Eight years ago, Americans were shocked and outraged by an unknown, black T-shirt-wearing Brit who deigned to tell us what to think.
This week, he bids farewell to the show that made him a household name and, at once, arguably the most hated and most admired personality on television, and we’re not really sure what to think — or what we’ll ever think again.
Simon Cowell and ‘American Idol‘ over the past nine seasons created a television sensation unlike any other, and as Cowell moves on after Wednesday night’s season finale and we’ll soon find out that the man is likely bigger than the show.
I’m not trying to be rude, but ‘American Idol’ without Simon Cowell is just a talent show.
In the summer of 2002, Fox’s unceremonious little singing show began to grow in buzz as word of this mean, harsh, obnoxious and nasty judge began to spread.
By the time the second season of ‘Idol’ premiered and Kelly Clarkson was launching a legitimate pop career, people tuned in to see what the fuss was about, and Cowell rarely disappointed. When singers were bad, he went for the the jugular. Cowell made his real mark in Season 2, unleashing his scathing criticisms, suggesting that singers fire and sue their vocal coaches, encouraging them to look at other avenues of employment, and mocking their dress, looks and weight.
It was unlike anything we’d ever seen on TV, and we loved it. That season provided the first of the “best of the worst” episodes, which highlighted the worst singers who were often the target of Cowell’s harshest critiques.
There was a time when Cowell’s critics were calling for his ouster, and now that he’s leaving many believe the show won’t survive. Either way, it is unlikely to dominate the ratings as it has for much of this decade.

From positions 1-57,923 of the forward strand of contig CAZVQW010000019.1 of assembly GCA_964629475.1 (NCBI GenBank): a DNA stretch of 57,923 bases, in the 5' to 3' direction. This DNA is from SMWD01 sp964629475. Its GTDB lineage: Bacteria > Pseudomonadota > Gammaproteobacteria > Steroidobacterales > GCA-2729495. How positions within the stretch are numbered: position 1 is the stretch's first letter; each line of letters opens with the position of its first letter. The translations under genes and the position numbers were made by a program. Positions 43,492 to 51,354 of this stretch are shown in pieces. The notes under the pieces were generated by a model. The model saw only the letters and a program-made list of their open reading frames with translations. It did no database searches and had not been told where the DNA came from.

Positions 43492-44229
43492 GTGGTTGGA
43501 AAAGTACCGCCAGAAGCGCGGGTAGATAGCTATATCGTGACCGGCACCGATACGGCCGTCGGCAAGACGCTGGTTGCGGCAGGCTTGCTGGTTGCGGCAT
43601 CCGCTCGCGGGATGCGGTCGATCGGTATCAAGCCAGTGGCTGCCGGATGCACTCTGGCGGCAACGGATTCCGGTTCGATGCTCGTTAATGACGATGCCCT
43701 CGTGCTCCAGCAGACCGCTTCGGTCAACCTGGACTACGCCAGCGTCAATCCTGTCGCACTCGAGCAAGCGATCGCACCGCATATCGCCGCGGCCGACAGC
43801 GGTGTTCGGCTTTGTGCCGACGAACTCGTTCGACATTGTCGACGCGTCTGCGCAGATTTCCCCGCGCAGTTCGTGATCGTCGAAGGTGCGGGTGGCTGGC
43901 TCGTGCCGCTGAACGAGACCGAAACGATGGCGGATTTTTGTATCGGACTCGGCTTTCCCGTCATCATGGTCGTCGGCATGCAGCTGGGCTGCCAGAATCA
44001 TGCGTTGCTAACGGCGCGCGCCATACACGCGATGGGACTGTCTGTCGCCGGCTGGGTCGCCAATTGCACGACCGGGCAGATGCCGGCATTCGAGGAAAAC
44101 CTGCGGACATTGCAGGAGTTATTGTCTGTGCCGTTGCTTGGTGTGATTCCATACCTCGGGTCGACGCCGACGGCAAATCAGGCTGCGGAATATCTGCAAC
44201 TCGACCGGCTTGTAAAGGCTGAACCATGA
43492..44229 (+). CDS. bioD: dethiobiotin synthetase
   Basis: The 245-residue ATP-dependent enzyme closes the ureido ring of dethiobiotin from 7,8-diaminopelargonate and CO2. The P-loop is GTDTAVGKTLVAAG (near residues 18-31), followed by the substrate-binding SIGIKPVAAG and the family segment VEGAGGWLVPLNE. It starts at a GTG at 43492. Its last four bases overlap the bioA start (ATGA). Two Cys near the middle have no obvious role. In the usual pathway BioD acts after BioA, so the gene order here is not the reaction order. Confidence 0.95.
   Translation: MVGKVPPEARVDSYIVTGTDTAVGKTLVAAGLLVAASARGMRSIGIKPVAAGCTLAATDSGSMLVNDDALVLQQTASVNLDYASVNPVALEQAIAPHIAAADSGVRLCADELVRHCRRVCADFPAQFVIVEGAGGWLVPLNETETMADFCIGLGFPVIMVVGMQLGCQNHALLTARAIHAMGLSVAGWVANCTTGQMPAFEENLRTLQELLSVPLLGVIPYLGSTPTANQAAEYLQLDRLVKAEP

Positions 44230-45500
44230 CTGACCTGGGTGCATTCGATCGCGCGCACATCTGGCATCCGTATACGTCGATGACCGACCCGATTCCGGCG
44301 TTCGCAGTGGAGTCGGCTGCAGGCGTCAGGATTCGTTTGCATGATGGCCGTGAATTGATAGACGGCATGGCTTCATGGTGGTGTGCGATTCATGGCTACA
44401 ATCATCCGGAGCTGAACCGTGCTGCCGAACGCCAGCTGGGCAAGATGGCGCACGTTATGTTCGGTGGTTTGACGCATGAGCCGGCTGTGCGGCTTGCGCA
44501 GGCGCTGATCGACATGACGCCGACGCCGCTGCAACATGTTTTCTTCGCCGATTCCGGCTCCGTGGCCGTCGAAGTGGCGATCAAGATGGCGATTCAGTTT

Take a look back at Simon’s meanest ‘Idol’ moments!
Cowell turned himself into the heart of the show and TV’s most trusted arbiter of taste. And how did he manage to get us to trust him so? The same way he’s done everything else: He told us to.
For all the boos and jeers tossed his direction when he’s critical, most every ‘Idol’ fan hangs on Cowell’s word. He rules that clean-up spot on the judge’s table like a Roman emperor in a gladiator arena with the deciding thumb up or down. It’s nice to get good comments from the rest of the judges on the panel, but everyone knows the thoughts of the others — Randy Jackson, Ellen Degeneres, Kara DioGuardi and even Paula Abdul — were just the opening act for the headliner. And in the ‘Idol’ arena, Simon’s word is law.
With every season, Cowell grew more and more confident and secure. The more comfortable he got, the lower his neckline plunged, the more edgy the criticisms got, and the more precious his praise became.
It stings when he calls your favorite singer “horrific,” “awful” or “ghastly.” But when Cowell delivers his support, it’s gold.
Now, it’s gone.
In nine seasons of television, Cowell transformed himself from a complete unknown who many are still are surprised to learn was behind albums by professional wrestlers, the ‘Mighty Morphin Power Rangers’ and the Teletubbies. Now, he’s justifiably the highest-paid man on TV and the face of the ‘Idol.’
Sure, he’ll be back in a little over a year on his American version of ‘The X Factor’ on Fox. But there is sadness in watching the end of an era as Cowell leaves ‘American Idol.’
If I’m being honest, it just won’t be the same without him.
How do you think ‘Idol’ will fare without Simon? Will you tune in to ‘The X Factor’? Share your thoughts and favorite Simon memories in the comments!